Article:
Controlling a C++ Application with a Max GUI


    Apr 29 2006 | 7:50 pm
    Hi,
    I am creating a simple composition tool using microsoft visual C++ 6.0. The aim is to be able to write and recall simple loops and settings etc. I aim to control the program using a GUI made in max/MSP as I have been informed that it is possible for the 2 programmes to communicate. I have no idea if this is actually possible or how to do it. Does anybody have any suggestions?
    Many Thanks
    Andy

    • Apr 29 2006 | 8:23 pm
      Probably the best way is to use sockets. Basically, you'll be
      transferring data on localhost (127.0.0.1) and sending UDP or TCP/IP
      packets. The simplest is to use UDP / OSC. There's a nice library
      called OSCPack for doing this.
      best,
      wes
    • Apr 29 2006 | 8:55 pm
      i have to say: this is the very first time i have ever heard of
      someone using max just for the gui!
    • Apr 30 2006 | 12:35 pm
      Its for a university assignment. The project is to be written in C++ but due to the small amount of time to both learn and implement the language it has been advised that max can be used (as I have much more experience wirh max) to create a GUI to contol the app. Seems a tad strange to me too.
    • Apr 30 2006 | 1:46 pm
    • Apr 30 2006 | 8:16 pm
      Would it be an option to embed the C++ application inside a custom
      external object?
      Seems the easiest way to go. At least to me. It does mean learning
      the API, but the docs are pretty good. Things like talking to a
      buffer~ from inside an MSP external are quite reasonable to do.
      Good luck,
      P.
      -------------- http://www.bek.no/~pcastine/Litter/ -------------
      Peter Castine +--> Litter Power & Litter Bundle for Jitter
      iCE: Sequencing, Recording & |home | chez nous|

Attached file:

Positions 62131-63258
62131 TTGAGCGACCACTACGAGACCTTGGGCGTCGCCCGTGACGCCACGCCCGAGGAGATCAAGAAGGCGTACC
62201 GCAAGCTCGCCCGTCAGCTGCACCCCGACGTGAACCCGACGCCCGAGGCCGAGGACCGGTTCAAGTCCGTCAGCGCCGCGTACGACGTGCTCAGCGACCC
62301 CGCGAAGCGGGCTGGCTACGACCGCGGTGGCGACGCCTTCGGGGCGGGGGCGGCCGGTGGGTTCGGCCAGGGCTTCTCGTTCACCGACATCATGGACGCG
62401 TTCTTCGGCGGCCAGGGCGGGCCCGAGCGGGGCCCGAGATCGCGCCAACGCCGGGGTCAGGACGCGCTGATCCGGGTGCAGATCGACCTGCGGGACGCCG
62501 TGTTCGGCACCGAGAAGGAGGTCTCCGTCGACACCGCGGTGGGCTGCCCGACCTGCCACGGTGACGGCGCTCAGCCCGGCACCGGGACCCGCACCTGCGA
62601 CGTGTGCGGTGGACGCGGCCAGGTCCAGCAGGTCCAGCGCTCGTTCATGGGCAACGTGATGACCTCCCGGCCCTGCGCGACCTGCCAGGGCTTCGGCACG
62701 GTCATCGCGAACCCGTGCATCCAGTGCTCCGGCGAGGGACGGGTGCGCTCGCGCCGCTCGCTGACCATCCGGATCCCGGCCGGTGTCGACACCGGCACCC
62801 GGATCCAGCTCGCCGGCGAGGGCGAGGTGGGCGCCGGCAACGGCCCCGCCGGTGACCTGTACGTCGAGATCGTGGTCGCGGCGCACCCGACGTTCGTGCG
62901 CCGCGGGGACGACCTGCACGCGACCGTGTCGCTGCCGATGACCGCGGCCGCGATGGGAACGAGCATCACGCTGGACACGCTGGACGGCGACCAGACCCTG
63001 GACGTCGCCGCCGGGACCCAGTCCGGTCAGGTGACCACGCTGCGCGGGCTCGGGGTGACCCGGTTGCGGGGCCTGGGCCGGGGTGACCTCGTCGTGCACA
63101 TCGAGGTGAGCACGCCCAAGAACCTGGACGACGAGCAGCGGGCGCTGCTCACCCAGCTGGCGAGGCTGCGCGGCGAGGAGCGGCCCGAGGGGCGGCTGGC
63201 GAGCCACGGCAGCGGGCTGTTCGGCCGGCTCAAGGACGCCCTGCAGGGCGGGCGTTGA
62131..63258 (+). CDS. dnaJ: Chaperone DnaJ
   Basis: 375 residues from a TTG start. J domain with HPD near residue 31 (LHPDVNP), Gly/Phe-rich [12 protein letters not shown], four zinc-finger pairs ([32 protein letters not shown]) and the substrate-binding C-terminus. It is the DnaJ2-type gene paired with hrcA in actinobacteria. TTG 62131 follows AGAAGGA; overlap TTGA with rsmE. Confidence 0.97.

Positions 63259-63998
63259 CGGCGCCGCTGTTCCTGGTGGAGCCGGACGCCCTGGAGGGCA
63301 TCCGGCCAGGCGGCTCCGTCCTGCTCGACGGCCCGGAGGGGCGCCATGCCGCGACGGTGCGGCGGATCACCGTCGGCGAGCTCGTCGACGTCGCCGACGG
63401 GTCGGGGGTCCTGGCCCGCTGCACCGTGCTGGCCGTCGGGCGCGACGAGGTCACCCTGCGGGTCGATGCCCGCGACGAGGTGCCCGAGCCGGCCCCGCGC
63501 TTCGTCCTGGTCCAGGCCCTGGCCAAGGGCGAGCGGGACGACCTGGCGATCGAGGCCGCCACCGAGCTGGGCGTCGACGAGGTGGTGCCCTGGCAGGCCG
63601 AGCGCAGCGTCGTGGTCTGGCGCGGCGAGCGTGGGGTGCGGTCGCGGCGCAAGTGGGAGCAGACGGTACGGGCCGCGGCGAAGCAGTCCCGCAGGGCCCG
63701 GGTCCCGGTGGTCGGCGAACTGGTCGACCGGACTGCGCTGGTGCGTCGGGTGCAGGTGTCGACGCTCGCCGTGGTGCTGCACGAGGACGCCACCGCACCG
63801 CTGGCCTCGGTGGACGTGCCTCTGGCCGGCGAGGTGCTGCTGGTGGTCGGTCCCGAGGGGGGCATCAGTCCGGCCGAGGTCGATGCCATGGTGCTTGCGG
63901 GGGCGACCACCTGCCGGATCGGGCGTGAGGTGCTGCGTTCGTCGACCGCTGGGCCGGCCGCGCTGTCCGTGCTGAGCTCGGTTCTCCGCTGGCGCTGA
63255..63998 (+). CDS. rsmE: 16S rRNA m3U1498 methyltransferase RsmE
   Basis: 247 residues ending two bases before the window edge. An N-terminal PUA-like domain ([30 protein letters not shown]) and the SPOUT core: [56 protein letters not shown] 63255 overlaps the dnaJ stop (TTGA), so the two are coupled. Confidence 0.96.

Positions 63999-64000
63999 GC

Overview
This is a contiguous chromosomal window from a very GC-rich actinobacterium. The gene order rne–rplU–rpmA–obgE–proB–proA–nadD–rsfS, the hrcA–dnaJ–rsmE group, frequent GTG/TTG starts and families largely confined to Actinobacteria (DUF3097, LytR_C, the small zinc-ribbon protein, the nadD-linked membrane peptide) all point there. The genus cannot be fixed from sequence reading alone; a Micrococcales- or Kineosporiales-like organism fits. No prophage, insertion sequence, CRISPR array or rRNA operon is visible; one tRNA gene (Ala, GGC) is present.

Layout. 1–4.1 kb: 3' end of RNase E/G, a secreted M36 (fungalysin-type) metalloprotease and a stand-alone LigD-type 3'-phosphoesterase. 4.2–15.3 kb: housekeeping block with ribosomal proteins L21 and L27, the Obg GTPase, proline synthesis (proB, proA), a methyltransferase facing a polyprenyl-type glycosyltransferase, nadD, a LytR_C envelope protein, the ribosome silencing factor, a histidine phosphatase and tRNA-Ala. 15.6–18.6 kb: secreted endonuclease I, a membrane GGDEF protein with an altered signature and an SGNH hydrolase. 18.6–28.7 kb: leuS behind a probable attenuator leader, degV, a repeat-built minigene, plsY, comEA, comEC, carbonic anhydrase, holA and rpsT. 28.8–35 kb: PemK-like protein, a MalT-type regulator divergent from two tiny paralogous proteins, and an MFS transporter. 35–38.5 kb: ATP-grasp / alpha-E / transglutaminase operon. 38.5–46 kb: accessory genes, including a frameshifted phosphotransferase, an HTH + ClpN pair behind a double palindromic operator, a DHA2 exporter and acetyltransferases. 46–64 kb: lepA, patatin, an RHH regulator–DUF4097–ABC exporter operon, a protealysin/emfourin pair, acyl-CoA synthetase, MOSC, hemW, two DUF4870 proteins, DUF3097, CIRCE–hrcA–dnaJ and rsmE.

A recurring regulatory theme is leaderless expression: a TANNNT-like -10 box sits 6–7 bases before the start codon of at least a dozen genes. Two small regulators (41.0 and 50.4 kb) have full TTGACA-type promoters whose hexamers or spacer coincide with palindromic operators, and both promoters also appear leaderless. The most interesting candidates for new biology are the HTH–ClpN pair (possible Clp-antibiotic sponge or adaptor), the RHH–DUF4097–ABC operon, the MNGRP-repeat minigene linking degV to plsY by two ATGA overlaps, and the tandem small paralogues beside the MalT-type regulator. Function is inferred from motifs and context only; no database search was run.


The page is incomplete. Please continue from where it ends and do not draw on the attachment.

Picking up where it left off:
Interface Building for |bei uns | i nostri|
      Max/MSP Extremely cool http://www.castine.de
    • Apr 30 2006 | 8:43 pm
      If I was you, I'd just use FLTK or QT. FLTK 1.17 is very stable and
      simple to use. The examples that it comes with are easy to cut and
      paste into your own project. QT is bloated and slow and IMHO rather
      cumbersome. I would think this an easier option.
      wes
    • May 01 2006 | 8:40 am
      Andy Brennan wrote:
      > Its for a university assignment. The project is to be written in C++
      > but due to the small amount of time to both learn and implement the
      > language it has been advised that max can be used (as I have much
      > more experience wirh max) to create a GUI to contol the app. Seems a
      > tad strange to me too.
      But then you can programm it as an external. which would be the most
      obvious way to combine the two languages. Thomas Grill's Flext
      environment for creating cross platform Pd and max externals in C++
      comes in mind here.
      Stefan
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    • May 01 2006 | 5:22 pm
      Upon discussion with a fellow student it seems that the method advised was to use MIDI. The tutor is quite elusive though so I cannot confirm. Would this make any more sense?
    • May 01 2006 | 5:49 pm
      Basically you have 4 options:
      Don't use Max - Not that bad but will take some work if you've never
      used a GUI library in C++ before
      Compile an external with you C++ code - difficulty of this depends on
      how your ocde is organized and what it's doing. Basically if it can
      straightforwardly fit into the MaxMSP framework, then this is the best
      way to go. Otherwise, it will take alot of time
      Use sockets to communicate - Using something like OSC pack is
      extremelt flexible (you can send strings, floats, ints, whatever) and
      can be coded up in < a few hours. The advantages of OSC over MIDI or
      many. Probably the most important is the arbitrary nature of the
      messages. This means your messaging protocol can be built into the
      communicaiton between max and your app and you don;t have to write
      some kind of schema for turning MIDI into action.
      Use MIDI - never done this in C++, but is probably not too difficult
      however you have to setup a protocol to determine what the MIDI does.
      wes